Court takes tough stand on illegal educational courses

Taking stern note of institutions running illegal courses without proper permission or infrastructure, the Bombay high court has directed a Bhandara-based college to refund fees to its Master of Education (Med) students and also pay them Rs40,000 as compensation.
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Updated on Jan 24, 2011 01:06 AM IST
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Hindustan Times | ByKanchan Chaudhari, Mumbai

Taking stern note of institutions running illegal courses without proper permission or infrastructure, the Bombay high court has directed a Bhandara-based college to refund fees to its Master of Education (Med) students and also pay them Rs40,000 as compensation.

The bench was dealing with a petition filed by Bhandara-based Late Shri Laxmanji Motghare Charitable Trust seeking directions to Rashtra Sant Tukdoji Maharaj Bhandara University to grant affiliation to its M.Ed. course from 2009-10. Though the college received affiliation for the course from 2010-11, it had admitted students since 2009-10 and moved the court after the university declined to regularise the admissions. The bench dismissed the institution’s petition.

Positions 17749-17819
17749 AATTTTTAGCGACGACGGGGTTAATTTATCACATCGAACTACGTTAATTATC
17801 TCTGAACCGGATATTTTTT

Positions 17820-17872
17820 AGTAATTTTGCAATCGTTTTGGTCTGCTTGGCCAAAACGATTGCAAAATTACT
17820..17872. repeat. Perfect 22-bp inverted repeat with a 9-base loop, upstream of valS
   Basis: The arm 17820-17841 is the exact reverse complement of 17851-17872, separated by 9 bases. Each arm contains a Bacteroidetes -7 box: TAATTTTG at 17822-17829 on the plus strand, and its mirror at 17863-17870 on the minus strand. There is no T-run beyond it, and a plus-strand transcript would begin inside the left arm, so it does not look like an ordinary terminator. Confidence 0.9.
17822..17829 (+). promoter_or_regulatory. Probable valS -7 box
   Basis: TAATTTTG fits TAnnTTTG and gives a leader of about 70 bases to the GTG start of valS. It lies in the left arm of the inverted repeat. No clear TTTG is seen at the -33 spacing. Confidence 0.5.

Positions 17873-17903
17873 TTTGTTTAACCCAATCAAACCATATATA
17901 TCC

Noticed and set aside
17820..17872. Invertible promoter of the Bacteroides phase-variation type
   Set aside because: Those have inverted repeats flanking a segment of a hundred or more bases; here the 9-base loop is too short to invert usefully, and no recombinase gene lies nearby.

“These students have lost their one academic year because of the illegal admissions in breach of the conditions put by the NCTE (National Council for Teachers Education),” observed the Nagpur bench of the high court while directing Late Dr.Arun Motghare Master of Education (M.Ed.) College to compensate all admitted students by paying them Rs40,000 each apart from refunding the course fee.

“It has become a regular practice on the part of the educational institutions to run the classes illegally, admit students illegally without there being any infrastructure,” observed the division bench of justice VC Daga and justice AB Chaudhari. “True facts are not disclosed to the students. False representations are made to them,” the bench said adding, “They are persuaded to take admissions through attractive advertisements.”

The bench took serious view of the increasing tendency and noted that students sometimes get relief, if at all, only out of sympathy. “Now, it has become necessary to arrest this tendency,” observed the judges adding, “This is not possible unless such cases are dealt with an iron hand.”

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